Museum Anthropologist and Arctic Archaeologist

Anthropologist Dr. Stephen Loring standing in a room, two children are reaching up and touching each of his ears.
Dr. Stephen Loring learning to listen to his Innu companions in Kamestastin, northern Labrador. Photo courtesy Tshikapisk Foundation and the Arctic Studies Center.

Dr. Stephen Loring is a museum anthropologist in the Smithsonian Arctic Studies Center (ASC). He was born and grew-up in Concord, Mass., where he was deeply influenced by the writings (and antiquarian pursuits) of Henry David Thoreau and by the vestiges of a "natural" New England landscape that had not yet completely succumbed to suburban sprawl. Literally weeks spent on the Concord and Merrimac (as well as the Sudbury and Assabeth) Rivers allowed him to pursue his decidedly 19th-century antiquarian proclivities to search for arrowheads and possibly extinct species of birds, and catch reptiles and amphibians of all sorts.

Stephen received his Ph.D. in anthropology from the University of Massachusetts/Amherst and has conducted archaeological and paleo-environmental research in New England, Quebec, Labrador, Arkansas, and in the  Brooks Range and the Aleutian Islands in Alaska. He is fond of adverse conditions, preferring his weather to be windy and wet.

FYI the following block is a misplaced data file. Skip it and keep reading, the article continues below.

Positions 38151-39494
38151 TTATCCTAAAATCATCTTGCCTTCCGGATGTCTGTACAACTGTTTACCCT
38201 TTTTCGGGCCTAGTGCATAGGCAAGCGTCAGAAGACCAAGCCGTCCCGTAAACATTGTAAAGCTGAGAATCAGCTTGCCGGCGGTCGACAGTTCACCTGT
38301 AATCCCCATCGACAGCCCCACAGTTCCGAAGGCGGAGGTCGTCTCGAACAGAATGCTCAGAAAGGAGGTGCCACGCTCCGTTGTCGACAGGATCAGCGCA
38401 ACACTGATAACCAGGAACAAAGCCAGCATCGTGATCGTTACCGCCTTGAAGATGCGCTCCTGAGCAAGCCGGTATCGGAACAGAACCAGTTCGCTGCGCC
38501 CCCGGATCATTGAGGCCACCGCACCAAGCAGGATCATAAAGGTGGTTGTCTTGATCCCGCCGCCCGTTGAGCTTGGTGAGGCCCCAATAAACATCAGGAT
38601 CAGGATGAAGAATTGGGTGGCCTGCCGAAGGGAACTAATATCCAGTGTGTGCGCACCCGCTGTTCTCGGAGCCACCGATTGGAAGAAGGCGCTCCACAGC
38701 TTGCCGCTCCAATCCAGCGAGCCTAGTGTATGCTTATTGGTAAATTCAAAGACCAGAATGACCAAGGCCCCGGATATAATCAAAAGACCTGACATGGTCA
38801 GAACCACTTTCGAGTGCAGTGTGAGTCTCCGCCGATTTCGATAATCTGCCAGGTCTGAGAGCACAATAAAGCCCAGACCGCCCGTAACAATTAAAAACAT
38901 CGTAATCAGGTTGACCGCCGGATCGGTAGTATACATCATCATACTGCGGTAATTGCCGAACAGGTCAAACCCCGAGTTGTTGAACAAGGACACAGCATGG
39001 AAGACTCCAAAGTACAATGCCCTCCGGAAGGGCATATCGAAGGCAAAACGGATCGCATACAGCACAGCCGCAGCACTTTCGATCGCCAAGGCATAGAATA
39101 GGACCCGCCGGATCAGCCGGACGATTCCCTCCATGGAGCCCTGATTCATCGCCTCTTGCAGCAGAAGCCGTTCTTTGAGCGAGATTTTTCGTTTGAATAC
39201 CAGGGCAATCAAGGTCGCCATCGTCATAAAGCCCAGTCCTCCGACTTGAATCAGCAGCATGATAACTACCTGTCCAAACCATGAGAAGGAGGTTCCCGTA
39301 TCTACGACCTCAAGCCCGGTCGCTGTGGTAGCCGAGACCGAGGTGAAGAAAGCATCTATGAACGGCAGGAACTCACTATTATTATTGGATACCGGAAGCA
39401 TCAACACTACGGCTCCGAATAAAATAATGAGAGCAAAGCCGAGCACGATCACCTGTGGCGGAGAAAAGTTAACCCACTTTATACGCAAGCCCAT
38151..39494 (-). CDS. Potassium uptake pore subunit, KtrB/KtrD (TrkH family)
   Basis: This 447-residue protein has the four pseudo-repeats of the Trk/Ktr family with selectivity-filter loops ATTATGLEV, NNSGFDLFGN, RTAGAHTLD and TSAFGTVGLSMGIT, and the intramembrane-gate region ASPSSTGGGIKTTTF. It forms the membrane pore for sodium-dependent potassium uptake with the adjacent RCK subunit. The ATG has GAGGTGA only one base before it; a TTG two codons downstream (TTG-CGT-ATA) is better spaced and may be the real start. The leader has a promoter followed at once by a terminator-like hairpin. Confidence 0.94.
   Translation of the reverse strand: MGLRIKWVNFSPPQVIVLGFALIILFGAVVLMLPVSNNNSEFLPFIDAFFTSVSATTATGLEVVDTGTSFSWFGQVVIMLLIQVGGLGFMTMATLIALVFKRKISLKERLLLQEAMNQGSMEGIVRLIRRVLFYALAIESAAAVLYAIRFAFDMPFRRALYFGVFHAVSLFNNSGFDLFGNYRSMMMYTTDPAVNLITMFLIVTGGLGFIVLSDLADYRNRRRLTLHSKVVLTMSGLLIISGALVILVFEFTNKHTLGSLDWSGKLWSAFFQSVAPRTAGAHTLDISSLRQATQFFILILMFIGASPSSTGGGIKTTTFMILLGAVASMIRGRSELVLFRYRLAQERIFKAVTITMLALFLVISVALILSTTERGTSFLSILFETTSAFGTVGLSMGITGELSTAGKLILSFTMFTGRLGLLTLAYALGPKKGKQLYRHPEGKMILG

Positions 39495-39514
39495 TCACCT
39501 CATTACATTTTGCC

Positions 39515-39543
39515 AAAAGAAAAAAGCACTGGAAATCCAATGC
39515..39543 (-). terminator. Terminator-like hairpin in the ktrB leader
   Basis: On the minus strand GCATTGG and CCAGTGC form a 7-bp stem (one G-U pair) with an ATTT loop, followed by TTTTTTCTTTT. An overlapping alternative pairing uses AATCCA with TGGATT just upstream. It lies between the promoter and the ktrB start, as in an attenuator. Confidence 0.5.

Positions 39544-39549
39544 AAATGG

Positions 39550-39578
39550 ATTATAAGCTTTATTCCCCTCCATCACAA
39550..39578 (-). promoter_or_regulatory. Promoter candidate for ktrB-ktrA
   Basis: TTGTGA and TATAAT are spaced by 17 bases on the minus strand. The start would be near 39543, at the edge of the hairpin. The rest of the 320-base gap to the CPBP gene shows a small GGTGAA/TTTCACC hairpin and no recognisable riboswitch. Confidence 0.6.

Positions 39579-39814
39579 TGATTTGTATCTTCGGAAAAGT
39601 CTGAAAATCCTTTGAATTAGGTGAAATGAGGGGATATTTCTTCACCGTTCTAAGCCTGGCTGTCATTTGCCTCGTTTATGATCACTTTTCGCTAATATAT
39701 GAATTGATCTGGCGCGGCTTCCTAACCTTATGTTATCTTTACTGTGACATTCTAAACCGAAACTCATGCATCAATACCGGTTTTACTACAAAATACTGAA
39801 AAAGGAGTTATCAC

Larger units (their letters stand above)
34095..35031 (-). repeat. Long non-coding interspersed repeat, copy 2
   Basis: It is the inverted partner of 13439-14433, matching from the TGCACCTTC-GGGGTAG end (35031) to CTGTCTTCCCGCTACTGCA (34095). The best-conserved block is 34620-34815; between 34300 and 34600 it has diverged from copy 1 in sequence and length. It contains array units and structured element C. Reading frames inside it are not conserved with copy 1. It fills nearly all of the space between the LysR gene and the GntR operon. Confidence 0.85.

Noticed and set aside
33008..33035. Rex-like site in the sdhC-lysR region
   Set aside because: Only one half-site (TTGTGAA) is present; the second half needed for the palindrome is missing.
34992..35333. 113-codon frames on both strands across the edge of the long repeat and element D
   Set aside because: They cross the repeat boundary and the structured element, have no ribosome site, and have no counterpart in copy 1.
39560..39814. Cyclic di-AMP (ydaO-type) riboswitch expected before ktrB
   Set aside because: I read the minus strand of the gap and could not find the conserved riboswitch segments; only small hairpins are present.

One consequence of over 30 years involvement with northern community members in general, and Innu and Inuit communities in Labrador specifically, has been the recognition of the horrific consequences attending the adoption of village life and the inequities of health and education programs in the North, a realization that has led Stephen to develop a pioneering program of community archaeology. Such ASC outreach initiatives seek to situate and share knowledge about the past in descendant communities. “Ownership” of the past, the appropriateness of asserting scientific precedents over human remains, intellectual property rights, land-claim negotiations and repatriation are all aspects of the contemporary practice of archaeology that impact research at the Smithsonian.